Kids, ugh! Who'd have 'em? They're noisy, they smell and you can't get away from them. Then, when they've grown up a little, and they're at that age when they're constantly at one another, and they won't leave each other alone, wouldn't it be nice to just give them to someone else to look after, maybe just for an afternoon, so that you can relax and have time for yourself and maybe, just maybe, hear yourself think.
Grace (Baxter) is a single mum who could really do with a day off. However, without any family support, she decides on a day out instead. A change is meant to be as good as a rest, right? So she heads to the beach with her two little darlings in search of some relaxation, or some fun, or at the very least a change of scenery. There she unexpectedly meets Jenny (Stuart-Hill), a single mum with two of her own, who seems on the outside at least, to be keeping things together just that little bit better.
Jenny certainly appears to be better prepared for her day out at the beach; Her children have got tools for digging and making sandcastles, she's got a bin-bag so she can feel comfortable kneeling on the sand, she even has sweets which can be shared around. Anybody might think that she was showing off with her mothering skills in a 'look at me, I could run a website or a blog about this' kind of way. Thankfully she labels some of the other mothers in the area as kind of 'judgy' and Grace begins to feel more comfortable in her new found friend's company. The kids too, are getting on like a house on fire, so when the complicated issue of fish and chips rears its ugly head, and Jenny mentions that she has no money, is it any wonder that Grace agrees to leave her children momentarily, with someone who seems kind and caring and a kindred spirit, while she heads off for five minutes in search of a few bags of chips?
This dilemma, at the crux of the film, digs deep into the notion of what motherhood means in today's world. Gone are the times when you could throw your children out of the house in the morning and expect them to come home dirty, tired and happy at the end of the day. Does the decision to leave her children alone, let them out of her sight, even for one single moment, instinctively make her a Bad Mother?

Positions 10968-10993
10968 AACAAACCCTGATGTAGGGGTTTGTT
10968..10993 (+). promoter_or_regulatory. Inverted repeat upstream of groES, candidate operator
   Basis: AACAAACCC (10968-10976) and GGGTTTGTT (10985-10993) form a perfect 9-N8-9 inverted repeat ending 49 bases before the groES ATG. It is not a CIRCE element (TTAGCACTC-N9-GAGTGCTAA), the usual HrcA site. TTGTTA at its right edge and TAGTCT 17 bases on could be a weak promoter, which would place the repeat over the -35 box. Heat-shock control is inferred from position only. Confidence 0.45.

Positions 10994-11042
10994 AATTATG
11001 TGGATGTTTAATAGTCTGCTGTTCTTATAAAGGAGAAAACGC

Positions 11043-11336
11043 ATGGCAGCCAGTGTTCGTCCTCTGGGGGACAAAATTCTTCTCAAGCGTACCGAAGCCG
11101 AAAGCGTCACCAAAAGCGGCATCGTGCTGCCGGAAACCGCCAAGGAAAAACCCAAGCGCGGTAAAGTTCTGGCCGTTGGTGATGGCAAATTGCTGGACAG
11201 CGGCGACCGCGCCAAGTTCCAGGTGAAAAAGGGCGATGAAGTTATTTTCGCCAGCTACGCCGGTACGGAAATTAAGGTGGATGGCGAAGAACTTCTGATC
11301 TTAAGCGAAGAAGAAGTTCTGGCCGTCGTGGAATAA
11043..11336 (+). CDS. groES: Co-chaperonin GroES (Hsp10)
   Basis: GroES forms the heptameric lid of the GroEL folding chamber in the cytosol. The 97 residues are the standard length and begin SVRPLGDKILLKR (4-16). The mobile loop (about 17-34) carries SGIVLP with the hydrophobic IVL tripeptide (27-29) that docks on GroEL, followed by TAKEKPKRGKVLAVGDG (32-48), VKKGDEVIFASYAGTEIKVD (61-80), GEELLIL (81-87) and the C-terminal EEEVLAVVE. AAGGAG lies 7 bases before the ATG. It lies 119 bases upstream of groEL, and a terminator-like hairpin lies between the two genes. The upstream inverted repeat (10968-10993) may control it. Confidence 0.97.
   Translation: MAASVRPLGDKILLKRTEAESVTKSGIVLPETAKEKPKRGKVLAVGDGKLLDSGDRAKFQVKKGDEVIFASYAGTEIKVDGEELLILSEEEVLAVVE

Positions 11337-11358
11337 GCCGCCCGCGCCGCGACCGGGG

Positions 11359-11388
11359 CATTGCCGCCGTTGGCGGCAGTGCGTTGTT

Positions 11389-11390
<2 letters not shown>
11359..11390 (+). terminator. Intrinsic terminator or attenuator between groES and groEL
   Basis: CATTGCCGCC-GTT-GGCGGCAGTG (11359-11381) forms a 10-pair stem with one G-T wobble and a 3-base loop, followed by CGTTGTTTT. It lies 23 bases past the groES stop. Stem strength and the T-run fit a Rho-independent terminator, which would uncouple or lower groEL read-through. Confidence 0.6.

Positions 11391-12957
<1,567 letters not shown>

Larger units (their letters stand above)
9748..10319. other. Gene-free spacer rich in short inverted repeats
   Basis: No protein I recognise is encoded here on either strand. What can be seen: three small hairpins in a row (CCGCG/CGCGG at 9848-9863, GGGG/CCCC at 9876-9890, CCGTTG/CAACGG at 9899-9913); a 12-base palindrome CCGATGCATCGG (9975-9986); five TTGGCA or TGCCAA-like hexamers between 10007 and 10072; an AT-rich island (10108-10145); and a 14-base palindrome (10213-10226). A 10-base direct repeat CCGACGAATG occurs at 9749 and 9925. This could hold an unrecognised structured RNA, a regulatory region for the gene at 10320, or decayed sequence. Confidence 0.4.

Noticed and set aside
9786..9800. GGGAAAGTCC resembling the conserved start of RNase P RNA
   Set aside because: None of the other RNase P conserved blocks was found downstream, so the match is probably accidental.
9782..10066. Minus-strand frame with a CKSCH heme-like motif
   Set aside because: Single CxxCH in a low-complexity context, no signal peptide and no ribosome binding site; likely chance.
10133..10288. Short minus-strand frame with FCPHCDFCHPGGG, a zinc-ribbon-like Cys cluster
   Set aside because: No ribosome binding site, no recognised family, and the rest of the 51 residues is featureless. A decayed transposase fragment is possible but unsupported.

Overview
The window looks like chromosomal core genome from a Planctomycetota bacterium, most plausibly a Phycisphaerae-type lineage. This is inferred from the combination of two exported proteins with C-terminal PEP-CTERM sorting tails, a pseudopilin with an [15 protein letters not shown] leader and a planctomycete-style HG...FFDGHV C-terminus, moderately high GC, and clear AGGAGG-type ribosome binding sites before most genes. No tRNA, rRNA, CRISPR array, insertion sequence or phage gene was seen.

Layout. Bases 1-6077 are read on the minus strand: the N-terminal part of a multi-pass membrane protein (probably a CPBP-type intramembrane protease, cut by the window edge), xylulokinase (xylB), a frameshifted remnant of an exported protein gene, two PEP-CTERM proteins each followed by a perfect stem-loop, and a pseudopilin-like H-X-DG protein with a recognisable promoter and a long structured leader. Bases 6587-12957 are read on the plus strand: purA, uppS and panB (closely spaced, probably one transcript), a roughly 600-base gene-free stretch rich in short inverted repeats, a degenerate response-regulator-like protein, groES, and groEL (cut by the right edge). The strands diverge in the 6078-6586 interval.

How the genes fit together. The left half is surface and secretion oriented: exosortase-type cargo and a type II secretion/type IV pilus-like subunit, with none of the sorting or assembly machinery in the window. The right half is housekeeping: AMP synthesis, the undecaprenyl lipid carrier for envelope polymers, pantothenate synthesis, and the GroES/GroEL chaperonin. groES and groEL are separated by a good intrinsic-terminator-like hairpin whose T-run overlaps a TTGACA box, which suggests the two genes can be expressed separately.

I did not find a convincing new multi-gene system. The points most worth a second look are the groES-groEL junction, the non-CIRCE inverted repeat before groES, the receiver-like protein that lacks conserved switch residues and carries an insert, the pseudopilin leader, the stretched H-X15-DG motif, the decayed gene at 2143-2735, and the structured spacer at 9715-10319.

We watch the fallout of Grace's decision as the film unfolds, told with incredible nuance and an honest reality that really hits home to the heart of the matter. The acting is superb, on all counts, and you can tell that the emotions conveyed on screen are being drawn from real, personal experiences. The script, too, shows a clear insight into the minds of parents and children, to a large extent between the sparring of the siblings, but mostly through the need for connection amongst the adults and the willingness to believe in the kinship of shared circumstance.
The sound editing works wonders on the sparseness of the beach with the crashing of the waves being both calming and threatening depending on at which point you listen to them, and the direction with its mix of close-ups and long shots keeps us guessing as to whether we should let others near or hold them at a distance. It is a credit to the film-makers that the whole situation feels entirely real throughout. The way the children interact, the small intricacies of character, the rubber-banding of trust and scepticism, all serve to draw the viewer into the situation and really involve themselves in the undertakings on that empty beach.
When a bin-bag can take on its own story and change character and intent dramatically throughout the course of ten minutes, and two young girls can shift from pop starlets to Kubrick horror twins within the same period, you know you are dealing with something special. The questions posed by Bad Mother will stay with me for a long time to come and I can't even comprehend how things might appear from a mum's point of view.
Watch it, share it, talk about it, be okay with it, or not, but either way we can all learn from observing a Bad Mother.